Not All Graphics are Infographics: Getting Back to Basics
The rise of content marketing has increased the need to make content visual and memorable. Today we are bombarded with five times the amount of information we were in 1986 (1). Infographics have become an important tool to break through the clutter by making information easier to understand and digest than text alone is because it takes our brains only .25 seconds to process the meaning of a symbol to attach a meaning to it (2). For example, if you see a deer crossing sign, it takes .25 seconds to process that the image is of a deer and that the image of the deer means to be cautious of deer crossing the road.
Infographics are more than just words and numbers telling facts—they’re a way to share a story, show some authority, and hopefully create some shareable buzz. The best infographics successfully utilize visuals and copy to effectively tell a meaningful and engaging narrative while increasing retention. Research has shown that people remember 80% of what they see and do compared to just 10% of what they hear and 20% of what they read (3). This is a massive difference that shows the importance of visualization.
A quick online search will result in numerous types of infographics. There are many different types and can be categorized in different ways with a lot of overlap. But before we go into different categories, let’s first touch on what infographics are not.
Because they have become so prevalent, the term “infographic” has been watered down. An infographic is not simply any type of image or illustration with copy over it. For example, representing stats as a graphic does not automatically make it an infographic. It depends on how the information is visually presented. And although stylizing stats or imagery with cool, formatted typography can be an effective and interesting way to share your message, these are not necessarily infographics either.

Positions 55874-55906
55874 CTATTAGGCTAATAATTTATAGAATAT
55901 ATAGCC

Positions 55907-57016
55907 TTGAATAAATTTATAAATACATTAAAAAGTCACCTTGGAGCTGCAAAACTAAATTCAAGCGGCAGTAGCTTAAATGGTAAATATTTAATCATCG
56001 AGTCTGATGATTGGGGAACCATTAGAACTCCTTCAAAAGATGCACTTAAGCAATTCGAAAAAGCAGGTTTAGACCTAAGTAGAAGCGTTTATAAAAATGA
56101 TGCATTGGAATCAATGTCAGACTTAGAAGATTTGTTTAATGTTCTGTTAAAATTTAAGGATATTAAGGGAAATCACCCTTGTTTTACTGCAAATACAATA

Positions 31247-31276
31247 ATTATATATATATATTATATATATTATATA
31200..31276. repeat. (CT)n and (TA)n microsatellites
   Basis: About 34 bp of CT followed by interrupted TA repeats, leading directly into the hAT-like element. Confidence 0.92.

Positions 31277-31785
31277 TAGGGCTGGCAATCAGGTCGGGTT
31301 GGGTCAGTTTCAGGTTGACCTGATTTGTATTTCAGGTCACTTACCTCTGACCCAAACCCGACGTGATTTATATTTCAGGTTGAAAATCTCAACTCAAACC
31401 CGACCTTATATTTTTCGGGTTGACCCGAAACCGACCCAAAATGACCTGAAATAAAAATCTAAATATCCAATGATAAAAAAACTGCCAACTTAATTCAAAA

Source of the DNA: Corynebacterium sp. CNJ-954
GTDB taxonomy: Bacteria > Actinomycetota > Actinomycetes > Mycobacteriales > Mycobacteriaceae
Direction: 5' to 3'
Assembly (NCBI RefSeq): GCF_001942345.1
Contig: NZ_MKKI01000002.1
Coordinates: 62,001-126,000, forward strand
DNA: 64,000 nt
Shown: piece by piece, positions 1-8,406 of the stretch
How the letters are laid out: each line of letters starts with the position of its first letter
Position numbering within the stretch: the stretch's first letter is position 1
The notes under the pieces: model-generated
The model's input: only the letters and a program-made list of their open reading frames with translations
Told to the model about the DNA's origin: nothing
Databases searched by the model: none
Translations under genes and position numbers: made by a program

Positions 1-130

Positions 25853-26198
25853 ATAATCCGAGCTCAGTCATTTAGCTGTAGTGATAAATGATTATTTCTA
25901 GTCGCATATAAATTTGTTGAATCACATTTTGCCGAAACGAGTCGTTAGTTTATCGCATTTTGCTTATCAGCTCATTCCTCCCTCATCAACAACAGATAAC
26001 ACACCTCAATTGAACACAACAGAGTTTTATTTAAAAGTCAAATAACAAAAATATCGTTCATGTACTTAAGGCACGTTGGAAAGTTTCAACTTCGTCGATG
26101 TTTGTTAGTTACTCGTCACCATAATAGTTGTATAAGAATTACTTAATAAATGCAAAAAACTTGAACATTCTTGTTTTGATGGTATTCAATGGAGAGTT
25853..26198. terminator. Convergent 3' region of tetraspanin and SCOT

When talking about what is and isn’t an infographic, lines can get blurred. But having a shared understanding of what infographics aim to do will help designers and their clients better communicate about what is needed in a project, whether that’s an infographic or a graphic in general.
Most infographics will fall into one of three main categories:
- Information: This is a broad category that includes infographics such as a lists, timelines, comparisons, or maps. These types of infographics are concepts that support or back up a specific statement. It might be something along the lines of “5 Tips to Save Money” or “The Differences between Millennials and Baby Boomers.”
- Data: These data-rich visuals often take the shape of charts and graphs. Data infographics are used to decipher numbers-heavy content and help show patterns or differences. A data infographic might be something like “Social Media Users Per Continent” or “Dow Performance over the Last 5 Years.”
- Process: Process infographics explain methods for making a decision or how something works. These are flow charts, decision trees, or how-to charts. They lead the user through a path that has a definite beginning and end. They might have different paths to the same ending or different ending points altogether. Process infographic topics might be “What Show to Binge Watch Next on Netflix” or “How to Know if You Should Buy a New Car.”
Data visualization will only continue to grow as more and more brands pursue online content. Knowing the difference between a graphic and an infographic will help you more specifically communicate your project needs and ultimately end up with the desired outcome.
And, just for fun, here’s an infographic about infographics